“Overall, longitudinal studies show that people who exercise — whether young, middle-aged, or older — score higher on cognitive tests than those who don’t. Why would exercise make you smarter? Scientists are still figuring it out, but they have some clues. They do know that exercise creates new brain cells in the precise spot that handles new memories; it’s called ‘neurogenesis.’ Ordinarily, cells in this area simply die off. Scientists have also found that exercise greases the rails of white matter as it sends signals to various parts of the brain. It is like moving from a dial-up Internet to broadband.”* 

Somewhat counter intuitively, exercise, rather than mental workouts (more on that in a moment) appears to offer the greatest return on time investment. That is not to say, though, that intellectual “exercise” isn’t valuable. It is. But it needs to stretch your mental capacity, not merely engage it. You are indeed using your brain when you read the Washington Post or this blog, but you’re not really challenging it. And it’s challenge that helps maintain and build cognitive abilities.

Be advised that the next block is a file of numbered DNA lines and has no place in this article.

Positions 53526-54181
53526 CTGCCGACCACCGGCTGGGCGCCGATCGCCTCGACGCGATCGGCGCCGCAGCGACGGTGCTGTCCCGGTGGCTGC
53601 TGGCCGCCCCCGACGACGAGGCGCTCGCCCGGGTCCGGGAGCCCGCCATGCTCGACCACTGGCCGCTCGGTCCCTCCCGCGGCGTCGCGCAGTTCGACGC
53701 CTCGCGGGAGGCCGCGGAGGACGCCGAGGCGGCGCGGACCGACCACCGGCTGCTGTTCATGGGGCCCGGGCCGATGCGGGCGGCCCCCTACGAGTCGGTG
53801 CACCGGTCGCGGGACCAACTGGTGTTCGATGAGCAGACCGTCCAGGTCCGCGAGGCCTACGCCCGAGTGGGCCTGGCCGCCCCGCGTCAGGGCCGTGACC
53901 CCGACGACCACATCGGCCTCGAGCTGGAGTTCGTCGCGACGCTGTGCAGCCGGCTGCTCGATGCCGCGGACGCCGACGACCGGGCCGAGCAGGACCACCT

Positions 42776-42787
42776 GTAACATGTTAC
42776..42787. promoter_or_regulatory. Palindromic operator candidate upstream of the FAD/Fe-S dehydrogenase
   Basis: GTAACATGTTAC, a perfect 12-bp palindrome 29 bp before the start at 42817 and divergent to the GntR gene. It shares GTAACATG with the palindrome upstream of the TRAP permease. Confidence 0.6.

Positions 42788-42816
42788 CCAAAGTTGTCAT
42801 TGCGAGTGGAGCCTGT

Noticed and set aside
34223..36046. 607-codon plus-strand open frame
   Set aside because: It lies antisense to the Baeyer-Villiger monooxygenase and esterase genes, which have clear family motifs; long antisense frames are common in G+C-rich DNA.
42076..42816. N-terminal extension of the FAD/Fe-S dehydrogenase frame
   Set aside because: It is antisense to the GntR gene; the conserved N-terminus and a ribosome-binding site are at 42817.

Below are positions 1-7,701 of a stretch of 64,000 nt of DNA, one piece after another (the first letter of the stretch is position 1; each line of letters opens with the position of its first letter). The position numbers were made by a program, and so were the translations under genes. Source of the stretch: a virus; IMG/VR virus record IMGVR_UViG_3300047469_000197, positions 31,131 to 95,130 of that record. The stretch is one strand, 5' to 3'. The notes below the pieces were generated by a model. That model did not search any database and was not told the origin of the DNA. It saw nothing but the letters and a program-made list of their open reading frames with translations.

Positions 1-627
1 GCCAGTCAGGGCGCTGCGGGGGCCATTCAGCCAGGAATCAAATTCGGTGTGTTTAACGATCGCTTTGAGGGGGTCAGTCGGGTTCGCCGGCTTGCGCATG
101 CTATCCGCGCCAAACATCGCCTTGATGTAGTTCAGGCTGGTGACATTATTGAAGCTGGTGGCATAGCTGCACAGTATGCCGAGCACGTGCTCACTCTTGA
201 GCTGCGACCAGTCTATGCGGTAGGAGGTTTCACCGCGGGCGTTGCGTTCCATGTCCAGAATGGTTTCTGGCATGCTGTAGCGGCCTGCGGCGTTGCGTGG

What are the best kinds of challenges? Learning a new language probably tops the list. Learning how to play a musical instrument is another excellent choice. And of course solving puzzles — whether crossword puzzles, Sudoku, Words with Friends, or Candy Crush — is great mental exercise. 

Finally, sustained, deliberate practice of the chosen activity (whether physical OR mental) appears to be a key ingredient in improving cognitive abilities. “For four decades, K. Anders Erickson has studied internationally ranked chess players, world-class athletes, musicians, writers, scientists, foreign language interpreters, and even typists, to see why some rose to the top while others remained good but unremarkable. His theory has been incorrectly abbreviated to suggest that genius springs not from genes or innate abilities but from practicing ten thousand hours or ten years.”* He would not, in fact, deny that factors such as family support, discipline, a skilled teacher, and starting to “train” early are important. But most important of all, he found, was focusing on weaknesses until they are mastered. “Doing something novel and complex is going to take some time, it’s going to be painful, it’s going to hurt, you’re going to cry. But as we clear out that brush, we develop new neuron connections…speeding up the amount of time it takes (for neural circuitry) to fire and receive.”*